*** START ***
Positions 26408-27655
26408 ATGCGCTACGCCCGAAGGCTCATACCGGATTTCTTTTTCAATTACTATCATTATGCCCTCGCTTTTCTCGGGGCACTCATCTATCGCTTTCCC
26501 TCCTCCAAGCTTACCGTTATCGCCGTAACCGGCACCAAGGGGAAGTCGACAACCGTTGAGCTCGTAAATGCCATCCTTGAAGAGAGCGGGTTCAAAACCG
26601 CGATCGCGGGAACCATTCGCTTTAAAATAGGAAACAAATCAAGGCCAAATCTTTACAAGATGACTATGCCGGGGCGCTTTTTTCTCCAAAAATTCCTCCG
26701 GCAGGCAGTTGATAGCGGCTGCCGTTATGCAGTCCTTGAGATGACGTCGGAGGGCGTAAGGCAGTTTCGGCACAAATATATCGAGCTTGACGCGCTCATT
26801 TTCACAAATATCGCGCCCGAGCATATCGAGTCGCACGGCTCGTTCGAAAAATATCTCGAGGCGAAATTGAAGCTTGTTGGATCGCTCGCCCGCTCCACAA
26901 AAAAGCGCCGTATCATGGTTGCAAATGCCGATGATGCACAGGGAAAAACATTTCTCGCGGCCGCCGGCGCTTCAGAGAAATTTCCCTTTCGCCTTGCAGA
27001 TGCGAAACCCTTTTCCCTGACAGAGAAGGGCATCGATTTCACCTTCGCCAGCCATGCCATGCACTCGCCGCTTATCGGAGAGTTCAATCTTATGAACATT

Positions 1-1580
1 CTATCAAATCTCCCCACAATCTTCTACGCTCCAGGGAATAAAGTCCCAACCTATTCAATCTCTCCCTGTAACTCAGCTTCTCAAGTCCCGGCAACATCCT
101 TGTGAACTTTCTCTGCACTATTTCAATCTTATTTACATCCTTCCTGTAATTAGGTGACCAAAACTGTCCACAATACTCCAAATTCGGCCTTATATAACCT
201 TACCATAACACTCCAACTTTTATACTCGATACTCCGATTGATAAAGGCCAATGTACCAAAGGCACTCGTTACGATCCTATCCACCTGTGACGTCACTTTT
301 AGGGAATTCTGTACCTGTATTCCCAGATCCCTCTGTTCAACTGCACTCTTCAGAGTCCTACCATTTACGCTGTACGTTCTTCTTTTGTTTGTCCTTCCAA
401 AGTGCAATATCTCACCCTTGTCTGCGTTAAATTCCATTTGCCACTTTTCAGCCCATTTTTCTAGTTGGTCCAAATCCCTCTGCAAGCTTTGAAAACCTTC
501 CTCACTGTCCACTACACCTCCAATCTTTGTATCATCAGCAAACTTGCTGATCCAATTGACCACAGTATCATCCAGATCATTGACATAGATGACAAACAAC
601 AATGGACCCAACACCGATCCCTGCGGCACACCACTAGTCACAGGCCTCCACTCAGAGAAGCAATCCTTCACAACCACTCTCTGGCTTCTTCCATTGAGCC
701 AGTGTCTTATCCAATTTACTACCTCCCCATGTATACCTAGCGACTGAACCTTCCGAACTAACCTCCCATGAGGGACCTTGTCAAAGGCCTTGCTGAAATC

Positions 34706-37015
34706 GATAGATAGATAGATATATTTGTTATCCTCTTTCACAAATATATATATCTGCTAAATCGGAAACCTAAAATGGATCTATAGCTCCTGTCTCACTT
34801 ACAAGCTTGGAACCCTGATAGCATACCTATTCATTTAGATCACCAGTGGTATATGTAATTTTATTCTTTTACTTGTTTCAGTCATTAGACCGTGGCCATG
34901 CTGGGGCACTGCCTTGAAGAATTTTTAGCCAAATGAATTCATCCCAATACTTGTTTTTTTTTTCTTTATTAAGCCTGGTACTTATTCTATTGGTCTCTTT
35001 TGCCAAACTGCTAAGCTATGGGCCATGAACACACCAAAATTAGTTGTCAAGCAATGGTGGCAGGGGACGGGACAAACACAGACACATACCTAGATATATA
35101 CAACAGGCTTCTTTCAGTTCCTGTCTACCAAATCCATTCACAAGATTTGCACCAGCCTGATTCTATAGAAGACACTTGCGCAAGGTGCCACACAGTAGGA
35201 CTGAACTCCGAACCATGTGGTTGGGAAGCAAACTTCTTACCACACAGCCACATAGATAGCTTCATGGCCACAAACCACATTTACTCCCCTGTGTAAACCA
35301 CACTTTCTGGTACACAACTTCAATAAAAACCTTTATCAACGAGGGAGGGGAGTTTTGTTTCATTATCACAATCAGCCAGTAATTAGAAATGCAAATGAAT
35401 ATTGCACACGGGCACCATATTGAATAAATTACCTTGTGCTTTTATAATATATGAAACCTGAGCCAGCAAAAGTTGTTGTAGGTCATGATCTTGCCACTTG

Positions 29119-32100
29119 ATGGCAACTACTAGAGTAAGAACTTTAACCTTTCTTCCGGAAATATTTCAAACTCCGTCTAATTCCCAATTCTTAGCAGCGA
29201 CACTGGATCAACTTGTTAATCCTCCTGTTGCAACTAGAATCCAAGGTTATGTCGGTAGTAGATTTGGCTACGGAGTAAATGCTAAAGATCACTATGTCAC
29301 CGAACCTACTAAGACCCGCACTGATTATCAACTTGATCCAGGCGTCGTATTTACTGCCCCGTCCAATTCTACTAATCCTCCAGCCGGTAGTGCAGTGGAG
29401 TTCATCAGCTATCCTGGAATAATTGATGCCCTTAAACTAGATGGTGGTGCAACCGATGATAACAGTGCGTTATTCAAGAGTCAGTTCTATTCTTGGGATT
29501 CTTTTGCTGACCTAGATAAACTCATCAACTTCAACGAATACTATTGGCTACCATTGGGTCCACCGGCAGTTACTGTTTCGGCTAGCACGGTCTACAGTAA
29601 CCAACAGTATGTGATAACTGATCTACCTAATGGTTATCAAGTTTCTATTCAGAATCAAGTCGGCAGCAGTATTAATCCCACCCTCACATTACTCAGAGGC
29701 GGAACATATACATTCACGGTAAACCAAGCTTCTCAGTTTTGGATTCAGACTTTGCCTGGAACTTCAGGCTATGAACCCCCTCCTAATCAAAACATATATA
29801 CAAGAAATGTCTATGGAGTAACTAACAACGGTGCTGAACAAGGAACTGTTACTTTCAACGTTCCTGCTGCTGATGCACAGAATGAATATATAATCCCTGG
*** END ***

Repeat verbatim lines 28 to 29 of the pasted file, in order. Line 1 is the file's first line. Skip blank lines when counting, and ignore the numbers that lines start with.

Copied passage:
29119 ATGGCAACTACTAGAGTAAGAACTTTAACCTTTCTTCCGGAAATATTTCAAACTCCGTCTAATTCCCAATTCTTAGCAGCGA
29201 CACTGGATCAACTTGTTAATCCTCCTGTTGCAACTAGAATCCAAGGTTATGTCGGTAGTAGATTTGGCTACGGAGTAAATGCTAAAGATCACTATGTCAC